The University of Southampton
University of Southampton Institutional Repository

A mid Devonian seed-megaspore from East Greenland and the origin of the seed plants

A mid Devonian seed-megaspore from East Greenland and the origin of the seed plants
A mid Devonian seed-megaspore from East Greenland and the origin of the seed plants
A new species of late Mid Devonian seed-megaspore from East Greenland is described and named as Spermasporites allenii. The formerly monotypic genus Spermasporites is emended to accommodate this new species. Rare specimens of S. allenii, with near complete sporangial contents, occur together with specimens showing proximally adhering microspores. These demonstrate that S. allenii was contained within a sporangium exhibiting extreme anisospory, which is interpreted here as functionally bisexual. This is a key element in understanding its reproductive function. The megaspore was shed along with some attached microspores giving it potential for both cross- and self-fertilization. This confers the advantages of heterospory without recourse to separate micro- and megasporangia. This provides a more likely mechanism for seed plant origin than the archaeopteridalean sporangium reduction model. Ultrastructural study of the megaspore wall confirms the progymnosperm affinity of S. allenii. Comparable forms include the Frasnian Spermasporites devonicus and the Famennian seed-megaspores isolated from Archaeosperma arnoldii.
seed-megaspore, devonian, greenland, functionally bisexual sporangium, heterospory, ovule evolution
0031-0239
647-670
Marshall, John E.A.
cba178e3-91aa-49a2-b2ce-4b8d9d870b06
Hemsley, Alan R.
ea576ff3-8296-4817-a200-23156307c1f4
Marshall, John E.A.
cba178e3-91aa-49a2-b2ce-4b8d9d870b06
Hemsley, Alan R.
ea576ff3-8296-4817-a200-23156307c1f4

Marshall, John E.A. and Hemsley, Alan R. (2003) A mid Devonian seed-megaspore from East Greenland and the origin of the seed plants. Palaeontology, 46 (4), 647-670. (doi:10.1111/1475-4983.00314).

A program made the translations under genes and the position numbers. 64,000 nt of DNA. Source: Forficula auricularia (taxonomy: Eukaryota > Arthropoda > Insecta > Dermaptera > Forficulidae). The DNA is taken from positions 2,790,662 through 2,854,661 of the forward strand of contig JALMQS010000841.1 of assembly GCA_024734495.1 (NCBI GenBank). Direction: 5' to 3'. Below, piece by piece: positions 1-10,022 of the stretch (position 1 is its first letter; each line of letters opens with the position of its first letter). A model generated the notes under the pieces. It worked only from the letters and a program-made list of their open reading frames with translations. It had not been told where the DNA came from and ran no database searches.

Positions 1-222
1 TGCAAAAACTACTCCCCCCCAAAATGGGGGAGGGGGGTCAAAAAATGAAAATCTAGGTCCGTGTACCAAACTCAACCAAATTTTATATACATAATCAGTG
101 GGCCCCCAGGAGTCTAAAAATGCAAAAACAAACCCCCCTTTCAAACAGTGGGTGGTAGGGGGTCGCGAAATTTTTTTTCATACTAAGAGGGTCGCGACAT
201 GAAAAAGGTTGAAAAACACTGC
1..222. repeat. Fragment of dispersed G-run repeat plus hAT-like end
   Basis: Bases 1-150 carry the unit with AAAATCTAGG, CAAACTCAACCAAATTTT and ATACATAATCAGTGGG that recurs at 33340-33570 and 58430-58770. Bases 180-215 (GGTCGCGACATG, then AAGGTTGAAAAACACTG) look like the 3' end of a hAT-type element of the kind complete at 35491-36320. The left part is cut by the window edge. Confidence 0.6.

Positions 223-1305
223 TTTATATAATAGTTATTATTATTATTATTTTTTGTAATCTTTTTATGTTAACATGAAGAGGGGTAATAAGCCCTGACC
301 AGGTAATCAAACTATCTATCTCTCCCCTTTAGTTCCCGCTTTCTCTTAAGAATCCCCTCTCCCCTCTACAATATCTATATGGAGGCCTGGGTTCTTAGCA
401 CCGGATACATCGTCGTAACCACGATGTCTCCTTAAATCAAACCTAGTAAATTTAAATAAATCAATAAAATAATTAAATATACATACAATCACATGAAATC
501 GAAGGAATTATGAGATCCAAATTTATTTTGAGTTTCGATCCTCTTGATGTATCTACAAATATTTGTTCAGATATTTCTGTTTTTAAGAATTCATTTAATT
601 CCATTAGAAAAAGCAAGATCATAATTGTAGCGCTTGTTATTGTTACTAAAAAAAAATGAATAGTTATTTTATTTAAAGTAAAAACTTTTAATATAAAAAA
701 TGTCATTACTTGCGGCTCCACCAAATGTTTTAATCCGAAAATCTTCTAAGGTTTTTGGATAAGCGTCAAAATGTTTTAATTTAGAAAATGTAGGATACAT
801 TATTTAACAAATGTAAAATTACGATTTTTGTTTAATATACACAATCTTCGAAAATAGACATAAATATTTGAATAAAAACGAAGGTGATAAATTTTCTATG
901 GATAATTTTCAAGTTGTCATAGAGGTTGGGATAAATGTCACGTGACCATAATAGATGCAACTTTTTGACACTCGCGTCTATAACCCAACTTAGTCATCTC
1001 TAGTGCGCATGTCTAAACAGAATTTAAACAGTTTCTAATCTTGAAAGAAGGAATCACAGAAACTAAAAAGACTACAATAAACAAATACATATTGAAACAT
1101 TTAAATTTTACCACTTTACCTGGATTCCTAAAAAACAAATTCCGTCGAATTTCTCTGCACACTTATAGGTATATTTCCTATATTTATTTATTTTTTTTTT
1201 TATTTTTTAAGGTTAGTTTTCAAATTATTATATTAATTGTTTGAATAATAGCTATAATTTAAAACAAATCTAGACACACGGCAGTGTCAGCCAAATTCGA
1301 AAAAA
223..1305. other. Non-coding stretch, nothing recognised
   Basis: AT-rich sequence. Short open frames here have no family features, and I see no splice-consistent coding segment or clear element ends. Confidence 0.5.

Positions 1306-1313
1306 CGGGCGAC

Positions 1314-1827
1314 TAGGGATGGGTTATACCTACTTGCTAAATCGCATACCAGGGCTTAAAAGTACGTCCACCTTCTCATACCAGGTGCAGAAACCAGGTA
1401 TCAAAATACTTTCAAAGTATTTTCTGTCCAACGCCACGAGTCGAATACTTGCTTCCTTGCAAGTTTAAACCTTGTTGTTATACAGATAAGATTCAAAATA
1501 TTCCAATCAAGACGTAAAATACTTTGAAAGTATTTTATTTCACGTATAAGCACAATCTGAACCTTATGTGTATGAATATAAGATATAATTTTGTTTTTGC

Record type: Article

Abstract

A new species of late Mid Devonian seed-megaspore from East Greenland is described and named as Spermasporites allenii. The formerly monotypic genus Spermasporites is emended to accommodate this new species. Rare specimens of S. allenii, with near complete sporangial contents, occur together with specimens showing proximally adhering microspores. These demonstrate that S. allenii was contained within a sporangium exhibiting extreme anisospory, which is interpreted here as functionally bisexual. This is a key element in understanding its reproductive function. The megaspore was shed along with some attached microspores giving it potential for both cross- and self-fertilization. This confers the advantages of heterospory without recourse to separate micro- and megasporangia. This provides a more likely mechanism for seed plant origin than the archaeopteridalean sporangium reduction model. Ultrastructural study of the megaspore wall confirms the progymnosperm affinity of S. allenii. Comparable forms include the Frasnian Spermasporites devonicus and the Famennian seed-megaspores isolated from Archaeosperma arnoldii.

Full text not available from this repository.

More information

Published date: 2003
Keywords: seed-megaspore, devonian, greenland, functionally bisexual sporangium, heterospory, ovule evolution

Identifiers

Local EPrints ID: 2110
URI: https://eprints.soton.ac.uk/id/eprint/2110
ISSN: 0031-0239
PURE UUID: 1da3f05a-d61b-4d47-a56d-447e629f427d
ORCID for John E.A. Marshall: ORCID iD orcid.org/0000-0002-9242-3646

Catalogue record

Date deposited: 11 May 2004
Last modified: 06 Jun 2018 13:17

Export record

Altmetrics

Download statistics

Downloads from ePrints over the past year. Other digital versions may also be available to download e.g. from the publisher's website.

View more statistics

Atom RSS 1.0 RSS 2.0

Contact ePrints Soton: eprints@soton.ac.uk

ePrints Soton supports OAI 2.0 with a base URL of https://eprints.soton.ac.uk/cgi/oai2

This repository has been built using EPrints software, developed at the University of Southampton, but available to everyone to use.

We use cookies to ensure that we give you the best experience on our website. If you continue without changing your settings, we will assume that you are happy to receive cookies on the University of Southampton website.

×